Two boys running and jumping

The Surprising Benefits of Exercise for Kids with ADHD

As a parent of a child with attention deficit hyperactivity disorder (ADHD), you’re always looking for ways to help them manage their symptoms and thrive. What if something as simple as physical exercise could make a big difference? A recent meta-analysis found that regular exercise can significantly improve several key areas for kids with ADHD. The study*, conducted by Yu Zang from Nanjing University in China, analyzed data from 14 different studies involving 574 children with ADHD. The kids were divided into two groups: one that participated in regular physical activity and a control group that did not. The results were eye-opening. 

Improved mood and behavior

One of the most exciting findings was that exercise helped reduce anxiety and depression in kids with ADHD. As Zang explains, “This current meta-analysis showed with evidence, that physical exercise has a major contribution owing to significant improvement in anxiety and depression, aggressive behaviors, thought and social problems among children suffering from ADHD.” The study also found that physical activity led to significant improvements in thought problems, social problems, and aggressive behaviors. In other words, exercise didn’t just make the kids feel better. It helped them think and interact better too.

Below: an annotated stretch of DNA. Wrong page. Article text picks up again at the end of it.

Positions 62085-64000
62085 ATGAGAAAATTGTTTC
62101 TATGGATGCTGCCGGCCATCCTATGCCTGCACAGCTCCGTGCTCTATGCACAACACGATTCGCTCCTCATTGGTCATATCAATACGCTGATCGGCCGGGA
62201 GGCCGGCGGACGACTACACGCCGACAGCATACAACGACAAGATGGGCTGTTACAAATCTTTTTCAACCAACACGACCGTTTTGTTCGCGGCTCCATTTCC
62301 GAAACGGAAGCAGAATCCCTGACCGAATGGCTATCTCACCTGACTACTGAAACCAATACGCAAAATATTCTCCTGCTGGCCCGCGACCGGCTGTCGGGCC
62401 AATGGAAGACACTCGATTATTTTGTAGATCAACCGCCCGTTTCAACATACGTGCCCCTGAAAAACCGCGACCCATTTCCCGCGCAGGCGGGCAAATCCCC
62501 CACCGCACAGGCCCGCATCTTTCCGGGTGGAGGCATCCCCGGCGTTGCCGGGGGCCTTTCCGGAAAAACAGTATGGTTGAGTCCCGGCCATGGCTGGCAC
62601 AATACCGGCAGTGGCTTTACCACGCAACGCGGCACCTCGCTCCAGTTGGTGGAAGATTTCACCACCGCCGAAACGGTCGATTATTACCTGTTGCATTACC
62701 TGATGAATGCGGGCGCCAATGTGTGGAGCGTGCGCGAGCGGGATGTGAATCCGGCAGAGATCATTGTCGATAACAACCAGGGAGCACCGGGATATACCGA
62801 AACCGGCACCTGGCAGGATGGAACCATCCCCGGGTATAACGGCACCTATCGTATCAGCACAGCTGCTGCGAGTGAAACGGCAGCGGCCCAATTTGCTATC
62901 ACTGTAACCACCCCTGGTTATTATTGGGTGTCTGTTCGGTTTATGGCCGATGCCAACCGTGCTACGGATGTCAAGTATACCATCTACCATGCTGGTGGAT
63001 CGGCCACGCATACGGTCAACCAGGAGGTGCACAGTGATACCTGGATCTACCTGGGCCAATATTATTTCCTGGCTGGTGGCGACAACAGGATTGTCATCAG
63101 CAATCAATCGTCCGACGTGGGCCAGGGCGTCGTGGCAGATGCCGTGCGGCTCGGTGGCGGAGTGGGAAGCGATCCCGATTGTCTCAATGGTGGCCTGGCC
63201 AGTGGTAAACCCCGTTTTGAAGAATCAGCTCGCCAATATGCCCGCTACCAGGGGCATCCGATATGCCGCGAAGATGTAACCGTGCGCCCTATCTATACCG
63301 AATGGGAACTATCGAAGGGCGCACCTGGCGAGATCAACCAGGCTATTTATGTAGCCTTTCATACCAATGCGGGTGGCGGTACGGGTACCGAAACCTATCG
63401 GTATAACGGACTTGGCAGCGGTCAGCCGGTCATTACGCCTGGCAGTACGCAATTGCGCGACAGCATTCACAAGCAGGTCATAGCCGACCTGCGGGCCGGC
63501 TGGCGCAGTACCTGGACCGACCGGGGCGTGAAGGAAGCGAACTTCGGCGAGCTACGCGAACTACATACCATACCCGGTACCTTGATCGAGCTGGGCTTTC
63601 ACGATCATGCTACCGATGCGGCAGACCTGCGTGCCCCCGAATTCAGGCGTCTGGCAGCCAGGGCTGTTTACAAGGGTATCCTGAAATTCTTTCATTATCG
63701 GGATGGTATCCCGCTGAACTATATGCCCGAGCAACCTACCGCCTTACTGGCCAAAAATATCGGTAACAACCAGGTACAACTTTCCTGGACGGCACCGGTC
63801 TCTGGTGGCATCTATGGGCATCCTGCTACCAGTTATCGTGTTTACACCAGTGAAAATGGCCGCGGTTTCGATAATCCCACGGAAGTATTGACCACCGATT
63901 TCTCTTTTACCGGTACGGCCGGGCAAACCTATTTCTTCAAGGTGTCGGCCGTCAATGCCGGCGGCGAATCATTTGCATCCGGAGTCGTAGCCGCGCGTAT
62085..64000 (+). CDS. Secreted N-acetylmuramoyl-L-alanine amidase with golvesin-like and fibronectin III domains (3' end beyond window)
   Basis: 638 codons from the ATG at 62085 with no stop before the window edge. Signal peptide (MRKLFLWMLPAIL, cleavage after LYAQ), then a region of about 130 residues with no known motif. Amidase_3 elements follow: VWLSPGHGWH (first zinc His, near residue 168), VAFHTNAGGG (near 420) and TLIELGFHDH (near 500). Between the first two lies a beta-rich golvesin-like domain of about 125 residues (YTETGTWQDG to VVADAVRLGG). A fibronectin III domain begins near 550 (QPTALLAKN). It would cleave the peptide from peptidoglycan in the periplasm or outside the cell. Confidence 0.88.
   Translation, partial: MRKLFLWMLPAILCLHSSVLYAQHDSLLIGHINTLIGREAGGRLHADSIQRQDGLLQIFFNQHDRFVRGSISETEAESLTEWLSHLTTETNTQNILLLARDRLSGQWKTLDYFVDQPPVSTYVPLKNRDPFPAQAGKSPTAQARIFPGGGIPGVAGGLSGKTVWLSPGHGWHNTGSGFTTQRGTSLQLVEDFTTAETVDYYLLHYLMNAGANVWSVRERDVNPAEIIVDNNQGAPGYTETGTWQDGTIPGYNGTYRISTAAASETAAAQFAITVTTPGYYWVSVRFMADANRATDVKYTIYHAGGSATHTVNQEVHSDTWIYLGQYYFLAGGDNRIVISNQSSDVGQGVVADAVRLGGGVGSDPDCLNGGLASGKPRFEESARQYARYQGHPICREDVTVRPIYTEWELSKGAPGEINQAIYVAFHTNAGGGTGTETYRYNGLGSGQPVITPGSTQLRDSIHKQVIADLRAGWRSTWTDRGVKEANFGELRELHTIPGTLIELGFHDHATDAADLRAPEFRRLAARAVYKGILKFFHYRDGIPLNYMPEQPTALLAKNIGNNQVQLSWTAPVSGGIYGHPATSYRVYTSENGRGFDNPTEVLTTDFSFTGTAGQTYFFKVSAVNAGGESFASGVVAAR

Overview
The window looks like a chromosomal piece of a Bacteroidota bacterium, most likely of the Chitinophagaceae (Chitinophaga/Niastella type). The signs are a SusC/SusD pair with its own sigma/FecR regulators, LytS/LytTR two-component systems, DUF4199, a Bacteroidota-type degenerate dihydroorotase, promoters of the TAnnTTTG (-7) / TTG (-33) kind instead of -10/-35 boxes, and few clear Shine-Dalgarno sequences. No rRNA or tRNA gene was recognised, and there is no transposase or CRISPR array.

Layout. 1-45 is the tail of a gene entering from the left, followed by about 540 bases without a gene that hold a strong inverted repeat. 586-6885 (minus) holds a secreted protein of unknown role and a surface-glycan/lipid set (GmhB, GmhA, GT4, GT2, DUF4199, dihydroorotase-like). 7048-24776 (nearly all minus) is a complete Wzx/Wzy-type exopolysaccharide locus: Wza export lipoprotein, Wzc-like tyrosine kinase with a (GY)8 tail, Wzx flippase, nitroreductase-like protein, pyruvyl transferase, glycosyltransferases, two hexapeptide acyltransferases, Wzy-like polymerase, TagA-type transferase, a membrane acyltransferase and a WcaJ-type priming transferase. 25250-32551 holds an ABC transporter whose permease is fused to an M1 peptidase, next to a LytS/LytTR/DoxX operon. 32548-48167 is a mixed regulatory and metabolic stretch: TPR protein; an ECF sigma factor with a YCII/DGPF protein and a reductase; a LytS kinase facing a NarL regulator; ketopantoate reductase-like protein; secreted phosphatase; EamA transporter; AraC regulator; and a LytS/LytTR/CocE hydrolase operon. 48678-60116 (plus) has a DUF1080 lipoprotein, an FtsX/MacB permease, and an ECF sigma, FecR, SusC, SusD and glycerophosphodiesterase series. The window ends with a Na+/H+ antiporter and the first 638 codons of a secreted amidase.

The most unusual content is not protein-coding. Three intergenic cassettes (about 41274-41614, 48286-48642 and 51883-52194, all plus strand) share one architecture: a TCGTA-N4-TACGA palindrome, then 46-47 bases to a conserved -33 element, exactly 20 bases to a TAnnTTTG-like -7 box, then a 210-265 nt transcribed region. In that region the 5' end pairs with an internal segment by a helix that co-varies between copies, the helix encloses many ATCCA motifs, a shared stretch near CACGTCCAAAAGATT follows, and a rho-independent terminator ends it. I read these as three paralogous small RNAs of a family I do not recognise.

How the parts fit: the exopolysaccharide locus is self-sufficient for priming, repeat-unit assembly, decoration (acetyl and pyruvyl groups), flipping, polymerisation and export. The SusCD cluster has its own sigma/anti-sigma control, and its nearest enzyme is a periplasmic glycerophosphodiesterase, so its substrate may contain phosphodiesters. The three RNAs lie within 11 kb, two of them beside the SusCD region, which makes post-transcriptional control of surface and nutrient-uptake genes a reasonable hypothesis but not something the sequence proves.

Boosting focus and skills

While the improvements in mood and behavior were impressive, the study also looked at ADHD’s core symptoms. Zang found that hyperactive/impulsive symptoms and inattention were reduced in the exercise group, although the results weren’t statistically significant. The kids who exercised also showed gains in strength, agility, and performance. Additionally, there were improvements on cognitive tests like the Stroop color-word test.

Getting kids moving

So how can you get your children with ADHD moving? Zang recommends incorporating physical exercise into their daily routine. The key is finding activities they enjoy, whether it’s sports, dance, or just playing at the park. The benefits of exercise go beyond ADHD too. As Zang notes, “Improvement in the academic field, ADHD children with healthier outcomes, can easily adapt and cope with normal children without ADHD, and would further contribute to the progress of a community, a country, or a continent.” 

In summary, this meta-analysis provides evidence that physical exercise should be part of any ADHD treatment plan. By getting our kids moving, we can help improve their mood, behavior, focus, and overall well-being.

*Zang, Y. (2019). “Impact of physical exercise on children with attention deficit hyperactivity disorders.” Medicine, 98(46), e17980. 

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